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A big beach trumps all at Longboat Key Resort

Longboat Key Club General Manager Jeff Mayers credits the Town for bringing the new beach at Inn on the Beach to fruition. Most importantly, guests are delighted.

STEVE REID
Editor & Publisher
sreid@lbknews.com

Although the value of the new beach on Longboat Key can certainly be measured in property protection, its true worth is best measured by the excitement on the faces of the guests at Inn on the Beach.

Two weeks ago, the town placed more than 40,000 cubic yards of sand in front of Inn on the Beach where the shoreline was so severely eroded that the boardwalks at the resort simply lead to the surf and swirling waves.

It became difficult to book weddings and guests who had remembered an expansive beach from years passed were disappointed and expressed that disappointment because their expectation was that the same beach would be there and now there was simply surf.

Today, the beach is so bountiful, with such a vast expanse of sugar white sand that it truly rivals Siesta Key for sunbathing prowess.

For Longboat Key Club Resort Manager Jeff Mayers, the response by the owners of the 226 rental units at Inn on the Beach as well as guests has been nothing short of sheer excitement.

“The guests and owners are blown away,” said Mayers.

And a short walk to the shoreline at Inn on the Beach is bustling evidence of Mayers’ words. Scores of guests can be seen relaxing beachside in Key Club lounge chairs where they have an additional perk of enjoying beachside food and beverage service.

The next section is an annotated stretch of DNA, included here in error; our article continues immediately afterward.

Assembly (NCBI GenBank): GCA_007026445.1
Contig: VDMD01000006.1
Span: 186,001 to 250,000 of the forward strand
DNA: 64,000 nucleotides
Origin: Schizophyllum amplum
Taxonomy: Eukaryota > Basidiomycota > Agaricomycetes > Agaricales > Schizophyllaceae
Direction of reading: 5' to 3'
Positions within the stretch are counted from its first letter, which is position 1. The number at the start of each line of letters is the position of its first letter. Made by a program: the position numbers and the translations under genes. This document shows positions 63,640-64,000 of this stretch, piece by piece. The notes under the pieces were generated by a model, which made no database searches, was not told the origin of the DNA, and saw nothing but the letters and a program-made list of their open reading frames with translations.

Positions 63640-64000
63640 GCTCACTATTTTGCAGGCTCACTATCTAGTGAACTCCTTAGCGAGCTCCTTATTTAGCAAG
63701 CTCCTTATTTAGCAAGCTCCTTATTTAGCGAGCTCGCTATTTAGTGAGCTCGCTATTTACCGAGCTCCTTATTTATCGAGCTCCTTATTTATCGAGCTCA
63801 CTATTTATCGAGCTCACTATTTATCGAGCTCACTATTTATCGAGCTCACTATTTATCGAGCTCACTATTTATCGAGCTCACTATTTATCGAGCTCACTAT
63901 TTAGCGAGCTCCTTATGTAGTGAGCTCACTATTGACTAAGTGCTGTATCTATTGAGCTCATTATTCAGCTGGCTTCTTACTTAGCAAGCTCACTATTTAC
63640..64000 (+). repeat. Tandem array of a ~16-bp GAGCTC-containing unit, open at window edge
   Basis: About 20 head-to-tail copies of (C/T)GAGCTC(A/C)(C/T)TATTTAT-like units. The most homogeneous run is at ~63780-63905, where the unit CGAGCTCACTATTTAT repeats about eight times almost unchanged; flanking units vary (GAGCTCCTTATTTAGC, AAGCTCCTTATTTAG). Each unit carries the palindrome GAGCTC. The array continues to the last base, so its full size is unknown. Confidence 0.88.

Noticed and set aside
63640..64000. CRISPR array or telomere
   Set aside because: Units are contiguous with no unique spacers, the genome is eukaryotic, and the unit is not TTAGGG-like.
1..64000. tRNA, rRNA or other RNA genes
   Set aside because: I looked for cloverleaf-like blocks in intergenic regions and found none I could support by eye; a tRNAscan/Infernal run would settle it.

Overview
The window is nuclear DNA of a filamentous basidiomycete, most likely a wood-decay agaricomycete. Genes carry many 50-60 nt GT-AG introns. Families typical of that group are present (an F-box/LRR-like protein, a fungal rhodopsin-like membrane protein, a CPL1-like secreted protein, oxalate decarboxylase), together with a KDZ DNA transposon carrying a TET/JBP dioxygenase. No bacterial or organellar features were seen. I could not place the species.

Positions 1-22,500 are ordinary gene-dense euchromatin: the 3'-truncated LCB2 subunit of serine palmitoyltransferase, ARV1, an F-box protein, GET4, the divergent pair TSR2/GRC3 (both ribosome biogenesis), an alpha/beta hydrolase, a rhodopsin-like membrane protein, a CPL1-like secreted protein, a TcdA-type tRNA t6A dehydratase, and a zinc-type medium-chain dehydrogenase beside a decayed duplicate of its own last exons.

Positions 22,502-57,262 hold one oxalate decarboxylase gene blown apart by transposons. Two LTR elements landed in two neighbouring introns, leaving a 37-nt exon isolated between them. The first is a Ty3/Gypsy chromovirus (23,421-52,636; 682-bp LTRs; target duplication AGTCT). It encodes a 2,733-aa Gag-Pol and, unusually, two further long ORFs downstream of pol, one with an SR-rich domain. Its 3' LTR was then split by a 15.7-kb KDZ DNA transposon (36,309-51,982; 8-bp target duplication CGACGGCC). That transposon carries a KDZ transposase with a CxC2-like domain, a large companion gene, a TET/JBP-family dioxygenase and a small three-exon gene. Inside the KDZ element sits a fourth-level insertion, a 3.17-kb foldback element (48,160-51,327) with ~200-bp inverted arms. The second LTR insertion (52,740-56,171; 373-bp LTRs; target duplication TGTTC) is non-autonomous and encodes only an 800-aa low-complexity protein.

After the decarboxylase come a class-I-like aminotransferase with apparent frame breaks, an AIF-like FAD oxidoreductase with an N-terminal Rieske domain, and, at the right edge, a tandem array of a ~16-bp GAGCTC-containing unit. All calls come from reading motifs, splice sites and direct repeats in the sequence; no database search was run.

Mayers was adamant in how grateful he was to the town for the support the Club received.

“It was really seemless throughout the project and the town was very responsive and effective and we really could not be happier with the results,” said Mayers.

The 40,000 cubic yards the Key Club received was trucked in from Immokalee and was spread from Inn on the Beach north where it joined the sand that was recently dredged from New Pass.

The town has also completed its north end dredging project in which it moved about 200,000 cubic yards of sand and filled in ‘hot spots’ that were severely eroded.

Next year the town will focus on sand surveys and consider plans for a major renourishment as well as research extending the rock jetty at New Pass to see if that would further protect the south end from erosion.

One of the concerns of extending that jetty is the possibility that it could start to affect sand movement and deposits across New Pass at Lido Shores.

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